# Best way to generate 4th power for signal ?

• posted

Could some electronics guru please provide some feedback on this issue ? I want to generate the 4th power of a given signal. The design I had in mind was to have two mixers running in parallel, where both inputs to each of the mixers would be the signal whose

4th power is to be generated. The output of each is a the square of the original signal. These two outputs are input for a third mixer, whose output is the 4th power of the original input signal. Are there any better/simpler solutions ? Any hints/suggestions would be valuable. Thanks in advance.
• posted

Someone else will step in and do all this with A/D and D/A converters and a tiny microcontroller :-).

If the input is only ever positive in the scale you choose it can be done a little simpler. A logarithm circuit followed by a scale-by-4 circuit followed by an antilog will be much easier. Scale by 4 can be just the feedback network around the individual log or antilog. See

_output and note that what they call "Exponential Output" in the next section is what I call an "antilog". Zero-setting becomes critical.

Tim.

• posted

You need to provide the type of signal you are dealing with?

Digital pulse ?

Analog Sine wave?

what frequency you are working with ?

etc.

There are answers, how ever, with out more details, I don't think you'll like the pile of them coming at you.

For example, If I was to deal with something in the R.F. range, I could create a band pass amp designed for the 4th tone and force a harmonic of that signal to be created and amplified..

But you don't supply the freq and it's range nor, the type of signal.

You also have PLL (Phase Lock Loop) options.. etc.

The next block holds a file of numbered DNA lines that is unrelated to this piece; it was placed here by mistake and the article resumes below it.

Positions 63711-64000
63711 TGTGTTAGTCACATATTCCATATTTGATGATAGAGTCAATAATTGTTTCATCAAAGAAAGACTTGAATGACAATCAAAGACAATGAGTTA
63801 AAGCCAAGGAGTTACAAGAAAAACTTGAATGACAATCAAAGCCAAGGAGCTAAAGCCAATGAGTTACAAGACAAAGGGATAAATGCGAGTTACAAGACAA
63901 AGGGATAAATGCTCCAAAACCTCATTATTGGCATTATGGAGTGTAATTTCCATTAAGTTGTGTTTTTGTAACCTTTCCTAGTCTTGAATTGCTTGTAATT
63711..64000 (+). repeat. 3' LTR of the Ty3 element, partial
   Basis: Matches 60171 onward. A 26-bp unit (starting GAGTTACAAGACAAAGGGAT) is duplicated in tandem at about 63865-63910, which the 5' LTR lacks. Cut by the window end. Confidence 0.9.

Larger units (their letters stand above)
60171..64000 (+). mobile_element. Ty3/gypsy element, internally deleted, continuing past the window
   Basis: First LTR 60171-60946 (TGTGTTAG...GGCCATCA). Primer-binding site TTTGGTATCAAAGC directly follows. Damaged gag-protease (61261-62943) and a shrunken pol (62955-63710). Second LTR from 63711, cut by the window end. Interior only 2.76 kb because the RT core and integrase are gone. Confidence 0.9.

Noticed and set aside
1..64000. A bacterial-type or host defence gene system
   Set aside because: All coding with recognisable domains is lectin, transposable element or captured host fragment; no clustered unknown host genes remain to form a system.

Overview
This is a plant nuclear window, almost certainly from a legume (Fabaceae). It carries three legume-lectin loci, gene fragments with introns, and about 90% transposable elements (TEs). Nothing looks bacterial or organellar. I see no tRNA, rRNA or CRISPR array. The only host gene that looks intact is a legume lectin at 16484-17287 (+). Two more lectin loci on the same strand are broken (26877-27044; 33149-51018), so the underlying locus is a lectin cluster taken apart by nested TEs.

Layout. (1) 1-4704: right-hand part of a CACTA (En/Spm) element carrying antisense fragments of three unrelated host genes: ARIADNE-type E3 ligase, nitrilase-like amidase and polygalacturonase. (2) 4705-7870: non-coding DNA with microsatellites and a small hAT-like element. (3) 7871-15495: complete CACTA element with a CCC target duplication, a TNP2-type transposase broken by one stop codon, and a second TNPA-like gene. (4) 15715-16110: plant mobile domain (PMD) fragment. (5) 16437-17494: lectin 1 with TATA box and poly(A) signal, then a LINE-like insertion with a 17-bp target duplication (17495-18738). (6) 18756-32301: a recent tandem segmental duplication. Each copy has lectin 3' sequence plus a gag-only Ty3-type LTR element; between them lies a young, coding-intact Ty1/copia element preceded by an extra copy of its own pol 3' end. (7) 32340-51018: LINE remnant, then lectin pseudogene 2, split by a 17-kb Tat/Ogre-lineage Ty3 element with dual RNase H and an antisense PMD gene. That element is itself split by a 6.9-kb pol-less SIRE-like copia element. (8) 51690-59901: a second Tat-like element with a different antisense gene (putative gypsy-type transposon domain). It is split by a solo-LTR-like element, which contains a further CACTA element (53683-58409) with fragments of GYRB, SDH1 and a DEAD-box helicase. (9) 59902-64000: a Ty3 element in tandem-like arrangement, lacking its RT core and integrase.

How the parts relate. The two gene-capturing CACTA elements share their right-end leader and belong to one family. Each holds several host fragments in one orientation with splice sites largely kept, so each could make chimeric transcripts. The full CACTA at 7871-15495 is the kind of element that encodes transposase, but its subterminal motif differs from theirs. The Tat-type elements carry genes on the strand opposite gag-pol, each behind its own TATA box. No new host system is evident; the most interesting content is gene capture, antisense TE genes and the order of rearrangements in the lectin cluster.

Jamie

• posted

Fourth power anything would tend to have dynamic range limitations.

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Many thanks,

Don Lancaster                          voice phone: (928)428-4073```
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I'm guessing by 4th power he means 4th harmonic? Here's a circuit for odd harmonics. Can someone give me a simple explanation why you can't get even harmonics from it.

Mikek

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Ahh.. Fourier of squarewave only has odd harmonics. Hmm any way you can create sawtooth to do this. Mikek

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It seems to be a square wave generator ( a diode clipper) feeding a filter. Square waves are composed of odd harmonics.

"In contrast to the sawtooth wave, which contains all integer harmonics, the square wave contains only odd integer harmonics."

-- Les Cargill

• posted

Ok, since we're on this subject..

use two of those as a passive circuit with enough signal level, and you have your x4 signal.. no harmonics to deal with.. Well, not directly any how :)

Jamie

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Well, Tim S. mentioned digital and log-antilog. There are analog multipliers, it'd be nice if you gave some frequency range. above or below 10MHz. say? Do you need amplifiers after your first pair of mixers? (I've never used mixers as squarers, only as frequency 'shifters'.)

Can you tell us why you want to measure the fourth power of something?

George H.

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Analog multiplier, View in fixed pitch font:

a^0            A^2          A^4```
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Don't you mean two mixers in series? Gilbert cell mixers are good multipliers for a limited dynamic range (5 mV to 100 mV). Logarithm converters are better for dynamic range, IF your signal doesn't get near zero (the logarithm converter has a deficiency when it renders negative infinity, the logarithm of zero).

• posted

Costas loop.

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Tim Wescott
Wescott Design Services```
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Yes, or full-wave rectify, filter at 2 fc, rectify again, and finally filter at 4 fc.

But a Costas loop works better.

Jeroen Belleman

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What input voltage do jou have? If it is max 5 volt, the output will be 625 volts. If the input is 0.5 volt, the output voltage willbe 0.0625 volt.

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pim.```
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Probably homework.

Cheers! Rich

• posted

Not relevant. This guy wants to understand how to demodulate a QPSK signal.

Jeroen Belleman

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